by hannah on Sat Nov 26, 2011 at 05:37:37 AM PST

    •  thank you hannah! (2+ / 0-)
      Recommended by:
      hannah, BeeDeeS

      This is how I feel but my posts have been pretty simplistic..Yours does get to the crux..or even cross roads.
      What Gandhi demonstrated was how moving off the accepted script can work.
      Dr. King did the same..
      In the decades that followed the 1% co-opted the script. We continued on a script that was written for us..
      Occupy Wall Street led other places to go off script.
      This was very uncomfortable for the 1%. Initially it was uncomfortable for many.
      But for those of us that have taken the time to have even limited participation in our local movement know why this is a greater threat to the 1%.
        I would venture to say that the majority of those here writing.."I support what they are trying to do but", have not really participated in a "mic Check" ..Maybe walked by a Tent State but didn't stop..
      Don't yet understand that the script big media is using is outdated and even they don't get it yet...

      "There's something going on but you don't know what it is, do you Mr. Jones?"

  •  Conflicted....on the one hand, I support OWS (0+ / 0-)

    and the public visibility of the encampments to stand as testament to this broken economy, inequality and unacceptable under/unemployment.

    However, with winter coming in and the fact the public will grow tired of the camps in public places, maybe it's time to declare victory and set up somewhere inside public visibility.  

    Time for stage two in the occupy movement to sustain it throughout the winter. Then in the spring, flash camps could be set up. Permanent occupation of downtown areas which cost the city a lot may not be the wisest course.

    •  These are peaceful assemblies and do not (0+ / 0-)

      require the storm trooper-riot setup-militarized heavy artillery that is rolled out and used.

      The cost to the city (aka the taxpayer) is not a legitimate cost since the cities absolutely do not have a legitimate reason to react in the manner they are reacting.

      It is a horrible squandering of money... yet the cop grant writers are looking for ever more creative ways to hit us up for even more money next year.

      The request for increased funding should be denied. Let the cops go about their normal business dealing with crime and leave the peaceful sitters alone.

      Bridge Closed: Republican Tax CUTS At Work

      You just gonna stand there and bleed
      Or you gonna do something about it?

      by bronte17 on Sat Nov 26, 2011 at 08:47:44 AM PST

      [ Parent ]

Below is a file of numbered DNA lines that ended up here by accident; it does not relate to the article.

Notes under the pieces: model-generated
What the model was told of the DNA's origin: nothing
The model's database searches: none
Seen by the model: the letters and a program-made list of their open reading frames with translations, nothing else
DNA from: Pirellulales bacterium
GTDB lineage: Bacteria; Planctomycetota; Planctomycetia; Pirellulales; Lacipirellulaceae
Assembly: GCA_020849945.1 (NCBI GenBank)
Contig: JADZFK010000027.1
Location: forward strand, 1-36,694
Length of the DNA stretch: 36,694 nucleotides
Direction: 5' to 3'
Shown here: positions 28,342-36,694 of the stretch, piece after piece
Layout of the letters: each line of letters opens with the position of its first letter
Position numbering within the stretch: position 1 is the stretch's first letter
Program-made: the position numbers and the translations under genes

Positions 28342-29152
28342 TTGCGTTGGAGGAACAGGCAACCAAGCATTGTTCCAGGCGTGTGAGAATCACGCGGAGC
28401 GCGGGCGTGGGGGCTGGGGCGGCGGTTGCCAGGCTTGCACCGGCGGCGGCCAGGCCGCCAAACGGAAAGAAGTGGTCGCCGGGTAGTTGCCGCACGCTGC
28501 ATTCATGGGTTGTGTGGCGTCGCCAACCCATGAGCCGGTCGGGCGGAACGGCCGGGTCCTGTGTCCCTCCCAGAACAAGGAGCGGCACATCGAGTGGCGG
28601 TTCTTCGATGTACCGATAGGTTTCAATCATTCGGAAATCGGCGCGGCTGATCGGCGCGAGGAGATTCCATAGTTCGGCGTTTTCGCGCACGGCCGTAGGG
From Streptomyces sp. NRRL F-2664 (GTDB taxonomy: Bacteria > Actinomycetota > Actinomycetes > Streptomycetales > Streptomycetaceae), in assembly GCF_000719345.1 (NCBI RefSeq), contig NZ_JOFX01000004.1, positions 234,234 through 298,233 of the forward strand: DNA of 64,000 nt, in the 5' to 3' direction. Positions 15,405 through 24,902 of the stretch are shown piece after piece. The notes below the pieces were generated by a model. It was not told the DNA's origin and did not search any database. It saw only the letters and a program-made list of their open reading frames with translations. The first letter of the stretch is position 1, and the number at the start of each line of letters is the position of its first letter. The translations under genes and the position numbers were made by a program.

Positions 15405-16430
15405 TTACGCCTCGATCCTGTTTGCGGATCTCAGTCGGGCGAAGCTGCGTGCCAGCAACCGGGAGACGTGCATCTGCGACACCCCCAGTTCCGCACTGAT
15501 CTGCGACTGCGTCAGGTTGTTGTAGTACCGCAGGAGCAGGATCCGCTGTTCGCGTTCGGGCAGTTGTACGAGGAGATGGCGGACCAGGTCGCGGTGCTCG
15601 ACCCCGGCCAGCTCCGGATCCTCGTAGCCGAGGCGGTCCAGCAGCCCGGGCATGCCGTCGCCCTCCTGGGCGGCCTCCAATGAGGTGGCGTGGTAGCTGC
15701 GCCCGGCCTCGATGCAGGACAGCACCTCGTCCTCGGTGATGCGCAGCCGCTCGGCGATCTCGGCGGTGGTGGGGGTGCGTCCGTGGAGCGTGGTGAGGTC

•  Not a fact, not even close to true "the public" (1+ / 0-)
      Recommended by:

      There are camps taking care of hundreds of homeless people, maybe dozens or less in some places.  This is what a failed social safety net looks like.

      The presence of the camps, and the ongoing protests, marches are a daily reminder that problems are deepening, not getting addressed. It is also a constant reminder that the city administrations are overwhelmed and unable to improve things because the 1% are squeezing the options, using all their leverage to leave political choices reduced to cutting and savaging the net as a standard response.

      As an Occupy camp grows in one spot, and schools, hospitals, services get cut  all around,  the politicians face an unpleasant comparison with their activity every day.  Driving away the messenger, or a growing resistance is a misguided form of self preservation for them.

      It costs a city little to nothing, except police overtime which  each city more or less lives with regardless of an Occupy camp or not.  The Overtime paid for Occupy is a waste of effort because it accomplishes little to nothing. Let the self run camps cooperate for the obvious things and turn over miscreants.  Then the Occupy camp is a model of civic action rather than a drain on the community having to chase away homeless  and engage in confrontation where it isn't required.

      I agree the wintertime is a hard test for the campers' perseverance, and some creative work to set up for winter would be welcome.  Eventually this movement represents the real rebirth of the cities which have been savaged and run down in nearly every part of thr country in the greed for suburbia and pushing the expensive dream of a privileged upper middle class lifestyle.   Truth is while cities become dumping grounds for the losers in the economic Darwinian struggle, there is the myth of a Nirvana  for an elite.  Mayors cracking down lose the opportunity to win allies for a defense of the desireable and sustainable lifestyle of the city which they cannot win by themselves, or combining exclusively with a wealthy few who run the city presently.

      If you think that you and a bunch of other people can just show up on Wall St, camp out and have any effect whatsoever, you're dreaming. *YUP!* h/t Hamden Rice

      by BeeDeeS on Sat Nov 26, 2011 at 02:11:48 PM PST

      [ Parent ]

  •  It must the position of the Occupy movement (2+ / 0-)
    Recommended by:
    Cassiodorus, BeeDeeS

    that out of parks means into the halls of power.  

    Ordinary political process is dead. The Supreme Court killed it. In Chambers. With a gavel.

    by Publius2008 on Sat Nov 26, 2011 at 09:17:20 AM PST